Moving With Kids
Moving can be very stressful for everyone, especially your kids. Regardless of their ages, packing, saying goodbye to friends and getting used to a new home and neighbourhood can be difficult.
The two weeks before and two weeks after a move tend to be the most stressful. However, it’s not until a month or so after the move that the reality of friends and places left behind starts to sink in and your children may become frustrated and angry. If you do encounter negative reactions, try to give your kids as much info about the move as possible, and be open to both good and bad reactions.
The good news is that there are several things you can do to get your kids involved early on and make moving a good experience for all. Download our FREE Moving Checklist to keep you on track with all that needs to be done to make your move as stress-free as possible.
Future pace your kids
As soon as you know that you are moving, share it with the kids. This will give them lots of time to process it and plan their goodbyes. Be enthusiastic about moving and talk about all the great new places nearby (like the roller blade park and ice cream shop).
Do some research
Children thrive on predictability so eliminate as much of the unknown as possible at the start. The more they know about their new school, social activities, sports, and part-time job opportunities for older kids, the less anxious they’ll feel. Show your kids maps and photos.
Better yet, if possible, go explore the new neighbourhood together. You can go online and check out local events and happenings. If you are moving to the Markham area, Guiding Star is a great website listing all local events.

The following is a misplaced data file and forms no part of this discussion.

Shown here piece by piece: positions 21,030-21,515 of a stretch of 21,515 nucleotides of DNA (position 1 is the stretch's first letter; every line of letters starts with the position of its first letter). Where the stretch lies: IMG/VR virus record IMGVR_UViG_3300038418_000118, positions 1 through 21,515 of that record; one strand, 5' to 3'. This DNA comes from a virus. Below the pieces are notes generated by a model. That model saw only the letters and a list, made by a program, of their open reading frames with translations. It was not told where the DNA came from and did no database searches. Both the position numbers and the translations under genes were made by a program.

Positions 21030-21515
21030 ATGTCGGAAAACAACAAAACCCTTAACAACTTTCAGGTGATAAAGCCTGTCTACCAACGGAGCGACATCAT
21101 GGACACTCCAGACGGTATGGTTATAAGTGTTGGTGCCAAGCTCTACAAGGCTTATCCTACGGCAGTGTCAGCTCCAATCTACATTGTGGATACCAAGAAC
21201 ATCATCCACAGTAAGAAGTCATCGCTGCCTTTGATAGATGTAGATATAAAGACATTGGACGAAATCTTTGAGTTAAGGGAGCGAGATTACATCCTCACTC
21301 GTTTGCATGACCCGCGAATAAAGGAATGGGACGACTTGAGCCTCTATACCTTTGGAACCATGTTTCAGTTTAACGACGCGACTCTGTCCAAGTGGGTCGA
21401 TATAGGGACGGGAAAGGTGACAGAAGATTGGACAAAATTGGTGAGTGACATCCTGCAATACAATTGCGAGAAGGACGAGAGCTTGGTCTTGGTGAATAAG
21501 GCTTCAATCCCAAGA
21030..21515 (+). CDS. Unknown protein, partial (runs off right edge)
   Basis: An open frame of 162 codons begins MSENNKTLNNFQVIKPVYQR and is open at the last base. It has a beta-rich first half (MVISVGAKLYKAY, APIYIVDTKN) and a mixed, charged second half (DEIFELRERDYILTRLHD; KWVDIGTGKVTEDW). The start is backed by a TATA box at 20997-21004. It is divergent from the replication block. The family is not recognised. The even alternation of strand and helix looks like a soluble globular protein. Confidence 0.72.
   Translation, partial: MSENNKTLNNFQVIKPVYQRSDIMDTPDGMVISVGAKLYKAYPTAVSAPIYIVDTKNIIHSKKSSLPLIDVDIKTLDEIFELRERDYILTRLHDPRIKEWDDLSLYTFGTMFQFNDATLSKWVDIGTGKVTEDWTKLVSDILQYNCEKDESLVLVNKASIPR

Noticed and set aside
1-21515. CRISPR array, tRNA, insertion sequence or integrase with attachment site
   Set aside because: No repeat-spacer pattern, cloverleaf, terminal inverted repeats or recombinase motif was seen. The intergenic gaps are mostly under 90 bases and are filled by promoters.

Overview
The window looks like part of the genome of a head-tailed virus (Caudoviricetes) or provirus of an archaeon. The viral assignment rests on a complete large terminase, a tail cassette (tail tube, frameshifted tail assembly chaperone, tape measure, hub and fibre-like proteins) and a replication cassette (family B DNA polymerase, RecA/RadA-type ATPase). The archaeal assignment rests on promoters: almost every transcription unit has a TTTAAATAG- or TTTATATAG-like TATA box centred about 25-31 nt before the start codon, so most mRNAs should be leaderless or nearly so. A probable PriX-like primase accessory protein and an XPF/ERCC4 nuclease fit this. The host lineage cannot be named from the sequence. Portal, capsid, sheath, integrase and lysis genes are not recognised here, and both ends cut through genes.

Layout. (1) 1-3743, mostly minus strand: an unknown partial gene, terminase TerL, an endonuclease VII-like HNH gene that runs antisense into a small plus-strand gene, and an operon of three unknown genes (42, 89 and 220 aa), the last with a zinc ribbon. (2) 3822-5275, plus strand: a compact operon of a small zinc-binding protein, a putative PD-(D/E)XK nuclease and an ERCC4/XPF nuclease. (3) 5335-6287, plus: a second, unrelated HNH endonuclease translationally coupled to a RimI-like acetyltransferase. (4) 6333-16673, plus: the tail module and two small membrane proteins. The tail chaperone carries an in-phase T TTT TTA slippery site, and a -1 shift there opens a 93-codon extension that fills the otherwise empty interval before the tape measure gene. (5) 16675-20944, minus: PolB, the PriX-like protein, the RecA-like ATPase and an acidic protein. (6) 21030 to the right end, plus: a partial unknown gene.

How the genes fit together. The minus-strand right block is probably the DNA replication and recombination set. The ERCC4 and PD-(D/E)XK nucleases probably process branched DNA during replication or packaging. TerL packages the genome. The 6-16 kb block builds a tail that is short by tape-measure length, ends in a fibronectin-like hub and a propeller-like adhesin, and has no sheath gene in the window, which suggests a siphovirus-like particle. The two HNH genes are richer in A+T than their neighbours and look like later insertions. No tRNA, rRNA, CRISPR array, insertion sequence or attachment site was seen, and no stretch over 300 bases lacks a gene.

Discussing the move
The best way to prepare the kids to move is to talk about it. Involving kids in the planning as much as possible makes them feel like participants in the house-hunting process or the search for a new school. This can make the change feel less like it's being forced on them. You can access all area schools and school boards here.
For distant moves, provide as much information as you can about the new home and city (or country). Learn where kids can participate in favourite activities. See if a relative, friend, or even a real estate agent can take pictures of the new house and new school for your child. Moving in the winter can present special challenges. Read this to help you through it.
Tell your children that it is natural to feel apprehensive, and that they can talk about their unhappy feelings with you all they want. They can be angry, sad and scared. Allow your children ample time to say goodbye to their friends before your move. Make plans for how they can stay in touch with friends (e-mail, phone, visits, etc.)
After your move, even though you may be very busy adjusting to the transition yourself, get involved in your children's new schools so that you can get to know their teachers, fellow students, and other parents. Talking to other parents will probably be your best resource for age-appropriate activities, where to shop, must-do local events, and more.